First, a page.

The world’s biodiversity is in crisis. Species are declining at an alarming rate. And this is happening at just the time we are really beginning to understand this diversity through an unprecedented cataloging and compiling of information. Data repositories are filled with hundreds of thousands of entries about species, where they live, how they live, and who they are related to. And this is only the beginning. New DNA-based surveys are exploding onto the scene and our ideas and understanding of biodiversity are improving everyday.
So when and how do we use this burgeoning knowledge of biodiversity in biodiversity conservation?
We take a stab at this question in our recent paper out in Nature by analysing the world’s bird and mammal diversity from a conservation perspective. We ask how much of the world’s bird and mammal diversity is currently protected and how much better we could do if protected areas were to be expanded. We consider diversity to be not only species, but also phylogenetic and functional diversity. The use of these types of diversity means we have a better chance of meeting big policy goals of preserving biodiversity that benefits humans and ecosystems than with a sole focus on species. Continue reading Where in the world is the unprotected diversity? New paper out in Nature
Artists: r-inla, Matt Talluto, and merge
We have a new paper out in Nature Climate Change that combines Species Distribution Models (SDMs), climate change and phylogenetic diversity metrics. This is very exciting as it is the first paper from our PD working group.
-We explore the effect of climate change on various PD metrics (including endemism-based metrics) for all eucalypts across Australia. Eucalypts are stand dominants in many forests across the continent and are also of course inherently awesome.
-We present the first complete phylogenetic tree for eucalypts (657 species)
-We include SDMs for dispersal and no-dispersal scenarios for all species for the present and future projections (more on the models soon..)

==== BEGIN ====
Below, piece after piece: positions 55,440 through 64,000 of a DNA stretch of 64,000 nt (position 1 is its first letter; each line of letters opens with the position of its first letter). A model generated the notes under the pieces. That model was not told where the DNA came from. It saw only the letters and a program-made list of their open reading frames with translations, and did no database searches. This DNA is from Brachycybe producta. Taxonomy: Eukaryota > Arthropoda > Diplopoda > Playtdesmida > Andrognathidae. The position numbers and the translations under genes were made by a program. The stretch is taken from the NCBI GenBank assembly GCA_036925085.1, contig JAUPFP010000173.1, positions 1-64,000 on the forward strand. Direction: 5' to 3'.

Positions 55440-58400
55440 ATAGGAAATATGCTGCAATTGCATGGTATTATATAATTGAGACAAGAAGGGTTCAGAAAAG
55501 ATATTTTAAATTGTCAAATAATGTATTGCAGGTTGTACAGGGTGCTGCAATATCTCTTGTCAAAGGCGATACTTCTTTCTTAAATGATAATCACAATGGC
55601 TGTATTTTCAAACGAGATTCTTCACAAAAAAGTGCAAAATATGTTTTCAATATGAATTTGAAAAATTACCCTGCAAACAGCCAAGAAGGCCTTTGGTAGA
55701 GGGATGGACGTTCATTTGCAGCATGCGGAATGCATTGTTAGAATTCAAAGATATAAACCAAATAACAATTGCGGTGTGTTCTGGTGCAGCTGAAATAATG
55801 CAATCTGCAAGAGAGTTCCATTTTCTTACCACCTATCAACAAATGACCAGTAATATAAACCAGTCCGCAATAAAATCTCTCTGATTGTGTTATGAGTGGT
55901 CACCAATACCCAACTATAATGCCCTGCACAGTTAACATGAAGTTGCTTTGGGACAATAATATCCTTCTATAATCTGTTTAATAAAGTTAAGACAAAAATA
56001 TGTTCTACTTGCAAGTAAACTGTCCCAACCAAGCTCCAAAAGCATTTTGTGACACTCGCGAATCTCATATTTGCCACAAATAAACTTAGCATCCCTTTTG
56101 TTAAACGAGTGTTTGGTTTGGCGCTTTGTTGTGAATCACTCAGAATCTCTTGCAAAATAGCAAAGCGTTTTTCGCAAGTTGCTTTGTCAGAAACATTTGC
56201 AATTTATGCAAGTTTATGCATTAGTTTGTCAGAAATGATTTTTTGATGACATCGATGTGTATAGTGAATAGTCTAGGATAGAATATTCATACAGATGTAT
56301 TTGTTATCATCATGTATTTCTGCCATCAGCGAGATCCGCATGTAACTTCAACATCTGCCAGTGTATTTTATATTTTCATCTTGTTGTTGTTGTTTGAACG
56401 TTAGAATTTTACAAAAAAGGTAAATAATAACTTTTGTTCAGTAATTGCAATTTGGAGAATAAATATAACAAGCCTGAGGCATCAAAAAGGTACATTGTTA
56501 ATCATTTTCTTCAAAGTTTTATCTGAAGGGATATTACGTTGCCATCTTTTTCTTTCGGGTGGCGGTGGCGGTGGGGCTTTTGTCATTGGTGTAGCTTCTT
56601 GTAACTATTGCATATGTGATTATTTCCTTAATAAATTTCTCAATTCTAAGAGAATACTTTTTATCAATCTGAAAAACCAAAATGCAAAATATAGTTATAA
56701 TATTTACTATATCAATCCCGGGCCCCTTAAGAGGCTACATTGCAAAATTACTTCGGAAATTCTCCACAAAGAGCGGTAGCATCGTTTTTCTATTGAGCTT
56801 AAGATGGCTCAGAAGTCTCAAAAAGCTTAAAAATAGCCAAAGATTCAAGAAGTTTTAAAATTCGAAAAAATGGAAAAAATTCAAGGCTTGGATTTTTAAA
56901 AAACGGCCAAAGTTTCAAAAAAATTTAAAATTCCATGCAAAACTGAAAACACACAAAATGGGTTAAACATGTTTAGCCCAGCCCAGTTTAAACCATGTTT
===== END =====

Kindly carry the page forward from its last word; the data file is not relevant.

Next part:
-The results? Overall, there is a loss of PD within cells as well as between cells- so an increasingly homogenous PD landscape. Rare, ancient lineages are the most impacted, and some areas, such as the Kimberley Region will likely be increasingly important refugia for PD. The southern coastline is an important reservoir of both ‘old’ and ‘young’ lineages. This distinction is important as we might value old and young lineages for different reasons from a conservation perspective.
After a long road, that began with a comment, ‘Of course related eucalypts don’t coexist, most of them are distributed allopatrically, and if they do re-mix, they will hybridise anyway’.. followed by many years of field-work, lab work, running models, revisions, more revisions, even more revisions.. we came to the conclusion, that indeed, evolutionary history probably explains why closely related species don’t co-occur.
Ecology is also important. Species in plots tend to have similar trait values (especially specific leaf area). One cool thing about a model-based approach is that we can estimate how much different factors influence co-occurrence and we can detect interactions- e.g. similar species co-occur unless they hybridise. The negative effect of reproductive compatibility was nearly as strong as the positive effect of having similar traits.
See more here
When using phylogenies in spatial conservation prioritisation, we need to link the phylogeny with distribution data. Increasingly, distribution data is used to predict where species occur across the landscape using a species distribution model (SDM). SDMs are currently underused in conservation, but have great potential for a variety of applications from threatened species management to conservation planning. Our recent paper shows how to use SDMs with a phylogeny in spatial conservation planning (this method could also be used for a variety of applications linking phylogenies and SDMs).
An SDM models the response of a species to a set of predictor variables (usually environmental variables). The model can be extended across a landscape with a probability of occurrence of species in grid cells**. The external branches (tips) of the phylogeny correspond to a particular taxon (let’s assume we have a species-level tree). Therefore, each external branch can simply be the probability of that species occurring in each cell (a,b,c,e,f in figure above). Now, for the internal branches. Continue reading Linking species distribution models (SDM) and phylogenies